The beloved Spokane River flows through the second largest city in Washington state and includes spectacular waterfalls and a deep gorge. In most summers, enough water flows in the River to support fishing, river rafting, and other outdoor recreation. River advocates are asking the Court to hold the Department of Ecology to its duty to protect fish and wildlife, scenic, aesthetic and recreational values, and navigation, when establishing the minimum summer flows allowable for the Spokane River.
The Wild Olympics Coalition, a locally-based coalition that includes American Whitewater, cheered the reintroduction of the Wild Olympics Wilderness & Wild and Scenic Rivers Act by Senator Patty Murray and Representative Derek Kilmer to permanently protect more than 126,500 acres of Olympic National Forest as wilderness and 19 rivers and their major tributaries, a total of 464 river miles, as Wild and Scenic Rivers.
The Oregon State Marine Board proposal to establish a Non-Motorized Boating Program is moving through the state legislature and is set for a hearing on March 1st. We encourage our Oregon members to share their thoughts with their representatives in the state legislature.
The Bureau of Land Management is currently accepting public comment on a proposal to protect the Methow Headwaters from an industrial-scale copper mine above the town of Mazama. The proposed mine would negatively impact the incredible opportunities for outdoor recreation in the Methow Valley. A strong show of public support will be required to secure protection for this river valley.
On January 12, 2017, the BLM and Forest Service announced a 20-year halt to new mining activities in the watersheds of the North Fork Smith, Illinois, Pistol River and Hunter Creek in Oregon. American Whitewater celebrates this important milestone with the conservation and recreation partners that we've worked with, and thanks Representatives DeFazio and Huffman and Senators Wyden and Merkley for their dedication to protecting this place. And we thank YOU too for standing up for these wild rivers!
This past week Washington Governor Jay Inslee released his state budget, including a $100 million commitment to the Washington Wildlife and Recreation Program. As a kayaker and outdoor enthusiast himself, the Governor recognizes that investment in outdoor recreation is good for the state economy, promotes a healthy active lifestyle, and is a defining character of the quality of life we enjoy in Washington State. Earlier this year American Whitewater joined with our partners in the Washington Wildlife and Recreation Coalition to request $120 million for this program and the Governor's budget represents a strong commitment towards our aspirational ask.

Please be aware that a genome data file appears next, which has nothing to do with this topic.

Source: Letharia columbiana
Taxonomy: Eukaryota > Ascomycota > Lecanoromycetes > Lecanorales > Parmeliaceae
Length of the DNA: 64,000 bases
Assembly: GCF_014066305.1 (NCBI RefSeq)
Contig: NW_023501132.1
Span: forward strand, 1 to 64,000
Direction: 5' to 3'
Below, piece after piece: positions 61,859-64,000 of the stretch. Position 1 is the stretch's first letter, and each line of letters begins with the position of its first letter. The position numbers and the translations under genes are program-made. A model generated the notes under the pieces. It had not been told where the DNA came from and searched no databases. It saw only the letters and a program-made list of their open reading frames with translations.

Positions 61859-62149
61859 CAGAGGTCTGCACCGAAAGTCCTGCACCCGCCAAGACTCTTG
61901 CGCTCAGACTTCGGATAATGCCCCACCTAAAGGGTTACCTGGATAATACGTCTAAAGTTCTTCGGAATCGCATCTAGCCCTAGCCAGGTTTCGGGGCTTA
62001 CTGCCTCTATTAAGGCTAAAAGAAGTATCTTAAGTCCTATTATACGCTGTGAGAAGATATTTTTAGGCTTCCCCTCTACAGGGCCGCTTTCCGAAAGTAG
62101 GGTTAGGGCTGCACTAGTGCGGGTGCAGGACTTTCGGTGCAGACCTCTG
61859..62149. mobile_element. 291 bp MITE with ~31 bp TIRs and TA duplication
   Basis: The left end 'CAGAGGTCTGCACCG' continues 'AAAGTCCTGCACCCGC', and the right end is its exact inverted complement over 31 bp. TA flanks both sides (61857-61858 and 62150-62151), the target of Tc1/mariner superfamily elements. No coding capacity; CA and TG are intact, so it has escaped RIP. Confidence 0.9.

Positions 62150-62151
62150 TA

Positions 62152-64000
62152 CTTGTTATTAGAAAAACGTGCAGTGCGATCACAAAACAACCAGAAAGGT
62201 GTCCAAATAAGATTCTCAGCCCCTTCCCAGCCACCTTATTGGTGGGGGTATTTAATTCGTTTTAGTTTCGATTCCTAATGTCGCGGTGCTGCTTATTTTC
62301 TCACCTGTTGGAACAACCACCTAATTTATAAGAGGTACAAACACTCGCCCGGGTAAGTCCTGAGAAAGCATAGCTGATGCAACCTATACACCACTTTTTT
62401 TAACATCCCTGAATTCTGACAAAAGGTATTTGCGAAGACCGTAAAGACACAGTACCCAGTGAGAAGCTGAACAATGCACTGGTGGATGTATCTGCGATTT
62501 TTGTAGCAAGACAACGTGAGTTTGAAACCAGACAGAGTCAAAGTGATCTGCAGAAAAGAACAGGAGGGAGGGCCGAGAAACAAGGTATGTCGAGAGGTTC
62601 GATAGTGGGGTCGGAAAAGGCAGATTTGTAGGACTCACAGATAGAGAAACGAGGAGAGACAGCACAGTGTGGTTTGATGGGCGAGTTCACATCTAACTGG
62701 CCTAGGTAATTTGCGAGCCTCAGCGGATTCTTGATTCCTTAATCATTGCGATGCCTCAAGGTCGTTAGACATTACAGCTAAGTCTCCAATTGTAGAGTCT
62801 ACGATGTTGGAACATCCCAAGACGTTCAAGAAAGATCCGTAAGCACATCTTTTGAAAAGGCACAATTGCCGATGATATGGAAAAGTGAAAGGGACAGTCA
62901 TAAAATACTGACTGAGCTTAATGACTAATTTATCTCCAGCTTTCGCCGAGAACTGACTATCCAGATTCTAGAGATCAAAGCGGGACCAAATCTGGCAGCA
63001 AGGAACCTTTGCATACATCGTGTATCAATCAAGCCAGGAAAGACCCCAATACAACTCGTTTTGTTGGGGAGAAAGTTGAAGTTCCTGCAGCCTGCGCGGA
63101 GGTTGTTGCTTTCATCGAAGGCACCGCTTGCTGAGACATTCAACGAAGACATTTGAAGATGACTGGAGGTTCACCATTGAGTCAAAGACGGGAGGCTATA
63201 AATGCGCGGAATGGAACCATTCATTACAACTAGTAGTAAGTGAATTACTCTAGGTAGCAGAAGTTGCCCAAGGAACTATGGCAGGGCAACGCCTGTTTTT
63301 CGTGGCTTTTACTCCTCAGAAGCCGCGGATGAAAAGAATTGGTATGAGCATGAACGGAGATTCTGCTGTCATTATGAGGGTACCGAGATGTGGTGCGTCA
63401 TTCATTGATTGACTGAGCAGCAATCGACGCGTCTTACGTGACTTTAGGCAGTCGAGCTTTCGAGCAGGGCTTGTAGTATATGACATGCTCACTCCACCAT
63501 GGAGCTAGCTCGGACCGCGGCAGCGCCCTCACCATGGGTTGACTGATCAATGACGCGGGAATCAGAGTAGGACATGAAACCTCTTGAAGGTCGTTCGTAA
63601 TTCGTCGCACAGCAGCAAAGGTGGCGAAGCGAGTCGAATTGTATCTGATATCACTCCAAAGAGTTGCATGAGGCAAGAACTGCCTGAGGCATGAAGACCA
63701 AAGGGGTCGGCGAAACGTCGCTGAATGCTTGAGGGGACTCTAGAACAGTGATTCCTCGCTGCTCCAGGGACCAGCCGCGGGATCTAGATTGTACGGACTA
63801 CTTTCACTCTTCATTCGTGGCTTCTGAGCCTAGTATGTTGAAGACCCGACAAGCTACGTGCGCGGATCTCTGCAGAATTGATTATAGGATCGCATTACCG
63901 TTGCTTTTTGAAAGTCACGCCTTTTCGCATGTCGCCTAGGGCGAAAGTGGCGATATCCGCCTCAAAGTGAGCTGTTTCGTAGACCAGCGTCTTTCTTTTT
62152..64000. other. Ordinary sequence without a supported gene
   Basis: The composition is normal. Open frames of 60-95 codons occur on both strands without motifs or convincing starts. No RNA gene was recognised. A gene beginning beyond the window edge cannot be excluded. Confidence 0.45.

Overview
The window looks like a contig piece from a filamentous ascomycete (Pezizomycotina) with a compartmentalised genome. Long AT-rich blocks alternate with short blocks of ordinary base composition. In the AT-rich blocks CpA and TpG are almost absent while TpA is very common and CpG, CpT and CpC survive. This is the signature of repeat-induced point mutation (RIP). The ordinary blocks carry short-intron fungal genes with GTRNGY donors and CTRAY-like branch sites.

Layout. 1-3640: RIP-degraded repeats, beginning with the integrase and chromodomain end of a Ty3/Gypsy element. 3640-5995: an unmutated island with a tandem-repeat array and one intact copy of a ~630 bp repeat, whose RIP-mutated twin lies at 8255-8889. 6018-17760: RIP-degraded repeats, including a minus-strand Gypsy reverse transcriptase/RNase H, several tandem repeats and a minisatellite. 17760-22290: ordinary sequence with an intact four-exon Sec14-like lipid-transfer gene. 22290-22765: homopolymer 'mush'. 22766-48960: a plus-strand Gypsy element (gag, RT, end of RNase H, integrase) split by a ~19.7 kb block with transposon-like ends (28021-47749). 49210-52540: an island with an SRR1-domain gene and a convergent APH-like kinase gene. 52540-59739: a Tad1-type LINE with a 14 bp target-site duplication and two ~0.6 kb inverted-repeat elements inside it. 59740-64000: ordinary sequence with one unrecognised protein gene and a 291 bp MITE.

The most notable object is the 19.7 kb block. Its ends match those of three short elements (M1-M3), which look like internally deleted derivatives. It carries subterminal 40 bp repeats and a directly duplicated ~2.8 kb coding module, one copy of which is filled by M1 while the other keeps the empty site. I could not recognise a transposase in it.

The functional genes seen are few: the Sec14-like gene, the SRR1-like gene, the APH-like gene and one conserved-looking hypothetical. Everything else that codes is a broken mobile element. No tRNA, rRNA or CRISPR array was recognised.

For the past five years the Oregon State Marine Board has been engaging with the non-motorized boating community to learn how the Marine Board can better meet the needs of the community. The state's Non-Motorized Boating Advisory Committee made a unanimous recommendation to institute a Non-Motorized Boating Program that includes elements to address access, safety, education and funding. As an outcome of this process the Marine Board is proposing legislation for the 2017 legislative session that includes a new fee for paddlesports. We are seeking paddler input on this proposal.
The Chehalis Basin is the second largest river basin in Washington State. It is a uniquely fertile and abundant river basin, but it has suffered from devastating flooding for decades. One proposal to address the chronic flooding issue is construction of a new dam that would represent the largest new dam in Washington State in years on a currently free-flowing river. A public comment period is now open on this project through November 14th.
In an important victory for Ernie’s Gorge and rivers of the Pacific Northwest, we learned earlier today that Black Canyon Hydro LLC was withdrawing its application for the Black Canyon Hydropower Project, FERC P-14110). This project would have dewatered the North Fork Snoqualmie River severely impacting native rainbow and cutthroat trout, posed a risk to the City of Snoqualmie’s water supply, and irreversibly harmed a world-class kayak run.
Public Scoping Hearings have been scheduled this fall in Washington State, Oregon, Idaho and Montana to discuss the fate of Snake River Dams and their impact on salmon resources in the Snake River Watershed. We are encouraging the paddling community to engage in this public process which has implications for the overall health of the Snake River ecosystem and tributaries like the Lochsa, Selway, and Salmon River.
Snohomish County Public Works has published the long-awaited Environmental Assessment for repairs on the Index-Galena Road that historically provided access to the North Fork Skykomish River for whitewater boaters. Public input will be considered in agency decision making on whether repair of this important access road will move forward. The deadline for comments is October 31, 2016.